GASTON DAMAGRaining in the Mountains, 2014, digital photographs, 56 × 71 cm  each. Courtesy of Rossi & Rossi, Hong Kong, and The Drawing Room, Manila. 

Fluidity And Encounters: Current Versions Of The Philippine Contemporary

Hong Kong Philippines

Situated in an industrial building in the Wong Chuk Hang district, the Hong Kong outpost of Rossi & Rossi unveiled a refreshing new group show in collaboration with The Drawing Room, Manila. “Fluidity and Encounters: Current Versions of the Philippine Contemporary” brings together a myriad of contemporary art from the tropical archipelago with varied mediums ranging from photography, pen drawing to sculptural installation and more. At a time when there is rising interest in art from this region, the work of 12 artists are brought together to consider the diverse explorations and artistic languages that have sprouted from the nation since the Philippines gained independence in 1946. The exhibition attempts to examine how artists grapple with the country’s postcolonial past and its residual remnants in contemporary society.

Upon entering the gallery space, one is immediately met with Paris-based Gaston Damag’s photographic installation, Raining in the mountains (2014). Spread along two walls consuming a corner space, 30 photographs—placed side by side without gaps—become a combined image of landscapes, mountains and villages. Scenic locations of the historically mountainous and isolated Ifugao province—where the artist has roots—serve as an ideal backdrop for experimentation into the tactile surfaces of his photographs. As a painter, he makes it “rain” on the mountains by painting through digitally added color, in streaks of red and white on the photographs. He questions the idea of what turns a photograph into a painting. The act of erasing and stripping the images also allows Damag to confront the roles of culture and the history of its visual representation in modern society.

JOHN FRANK SABADO, Image of the Past III, 2014, ink on paperm 79 × 60.5 cm.  Courtesy of Rossi & Rossi, Hong Kong, and The Drawing Room, Manila. 

MANUEL OCAMPO, Las Plagas Remix, 1990–2014, acrylic on canvas, 201 × 173 cm. Courtesy of Rossi & Rossi, Hong Kong, and The Drawing Room, Manila. 

Similarly, John Frank Sabado, a self-taught artist, also uses his visual language in correlation to his personal history including his childhood years in Mankayan, Benguet. His trademark ballpoint pen drawings on paper—highly complex and exquisitely intricate—incite detailed analysis. Sabado grew up in an area rife with logging. His early years witnessing the destruction of nature around him are reflected in his tapestry-esque drawings. The complex imagery in Images of the Past I, II, III and IV (all 2014) are surreal compositions revealing tribal figures, ancestors of the province dressed in traditional garments and jewelry. They are fused with the environment around them—branches, birds, mountains, grassland, and clouds—against a backdrop of elaborate geometric patterns. Pictured together, the figures emerge from the landscape, as though nature’s guardian, symbolizing a deep ancestral connection to the environment while also calling attention to the issues surrounding the destruction of forests inflicted by modern society.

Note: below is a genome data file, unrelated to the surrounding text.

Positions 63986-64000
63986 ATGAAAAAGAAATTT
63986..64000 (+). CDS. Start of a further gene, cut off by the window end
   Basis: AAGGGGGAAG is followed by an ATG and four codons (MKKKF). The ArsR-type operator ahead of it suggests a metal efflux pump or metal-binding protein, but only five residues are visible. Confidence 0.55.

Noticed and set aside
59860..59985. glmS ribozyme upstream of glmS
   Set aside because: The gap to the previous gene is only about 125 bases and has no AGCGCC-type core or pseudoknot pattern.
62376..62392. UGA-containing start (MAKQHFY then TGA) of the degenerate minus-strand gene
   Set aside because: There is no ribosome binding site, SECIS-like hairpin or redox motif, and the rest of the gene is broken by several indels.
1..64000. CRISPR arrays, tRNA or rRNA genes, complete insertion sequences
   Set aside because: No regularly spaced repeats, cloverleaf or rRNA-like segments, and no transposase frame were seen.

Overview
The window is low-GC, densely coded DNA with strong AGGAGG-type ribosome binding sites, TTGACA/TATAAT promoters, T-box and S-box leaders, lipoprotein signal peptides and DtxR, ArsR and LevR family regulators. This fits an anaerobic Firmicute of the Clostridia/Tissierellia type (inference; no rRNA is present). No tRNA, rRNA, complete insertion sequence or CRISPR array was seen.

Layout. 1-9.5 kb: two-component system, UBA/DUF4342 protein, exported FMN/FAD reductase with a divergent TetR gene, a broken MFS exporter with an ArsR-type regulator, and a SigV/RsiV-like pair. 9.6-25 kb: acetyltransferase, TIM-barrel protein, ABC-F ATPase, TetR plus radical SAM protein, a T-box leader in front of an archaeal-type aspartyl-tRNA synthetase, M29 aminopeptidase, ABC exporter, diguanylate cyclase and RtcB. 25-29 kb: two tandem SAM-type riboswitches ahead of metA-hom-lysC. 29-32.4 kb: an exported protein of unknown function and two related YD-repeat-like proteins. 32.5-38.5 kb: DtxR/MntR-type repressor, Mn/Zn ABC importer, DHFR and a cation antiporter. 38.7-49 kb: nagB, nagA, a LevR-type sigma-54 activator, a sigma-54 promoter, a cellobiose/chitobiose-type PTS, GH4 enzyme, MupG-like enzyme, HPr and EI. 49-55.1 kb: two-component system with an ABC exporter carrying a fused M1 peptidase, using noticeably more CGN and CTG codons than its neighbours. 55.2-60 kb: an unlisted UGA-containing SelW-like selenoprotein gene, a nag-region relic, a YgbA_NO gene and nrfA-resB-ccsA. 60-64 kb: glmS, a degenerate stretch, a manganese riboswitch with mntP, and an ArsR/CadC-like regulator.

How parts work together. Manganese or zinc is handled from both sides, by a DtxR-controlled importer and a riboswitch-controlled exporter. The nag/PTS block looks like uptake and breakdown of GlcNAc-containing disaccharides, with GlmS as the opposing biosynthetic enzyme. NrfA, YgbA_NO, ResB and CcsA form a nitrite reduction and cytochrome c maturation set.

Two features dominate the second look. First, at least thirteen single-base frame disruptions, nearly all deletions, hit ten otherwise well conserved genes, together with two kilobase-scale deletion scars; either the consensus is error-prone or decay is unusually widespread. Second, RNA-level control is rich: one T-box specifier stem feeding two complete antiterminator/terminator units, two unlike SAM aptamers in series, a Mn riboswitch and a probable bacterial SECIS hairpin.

From the monochromatic to psychedelic, Caloocan-born, Manila-based multidisciplinary artist Dex Fernandez illuminates the space with his fluorescent hand-painted mural. Ten eclectic mixed-media collages are strategically placed on top creating a visually distinguished section that stands apart in the gallery space. 12:44 (2012), one of the ten collages, is characteristic of Fernandez’s signature style. A portrait of a man with his eyes closed is covered atop with a kaleidoscope of boldly colorful patterns, close-ups of selected facial features and pop culture iconography. Informed by street art and popular culture, Fernandez’s color-rich aesthetic and fantasy-inspired imagery appropriates found material to question the boundaries of fine art and high culture.

DEX FERNANDEZ,12:44, 2012, ink, embroidery, sticker and acrylic on digital print 112.5 × 76 cm. Courtesy of Rossi & Rossi, Hong Kong, and The Drawing Room, Manila.  

Opposite from Fernandez’s psychedelic mural are Manuel Ocampo’s two large-scale acrylic paintings. A prominent figure in both the international and Philippine art scene, Ocampo is known for using art historical references, popular and religious iconography to create captivating depictions that tackle societal issues linked to religion, politics and history. Painted in a simple palette of blue and gray hues, a deeply disturbing image is portrayed in Monument to the Slaughter of Reality by Art (2015), which depicts a devil with horns overpowering a hooded skeleton whose scythe lies beside him, useless, on the floor. By contrast, Las Plagas Remix (1990–2014)—Spanish for “pests”—demands visual attention by its strong pop of color. Full of symbolism associated with racism and issues of oppression, a black-and-white image of a skeleton and a swastika can evidently been seen underneath the layer of yellow paint crudely washed over the top.

Exemplary of the diversity and vibrancy situated within the current Filipino art scene, the artworks seen in the exhibition address subjects situated in a modern cosmopolitan society and its relationship with leftover influences from the colonial era.


“Fluidity and Encounters: Current Versions of the Philippine Contemporary” is on view at Rossi & Rossi, Hong Kong, until March 30, 2015.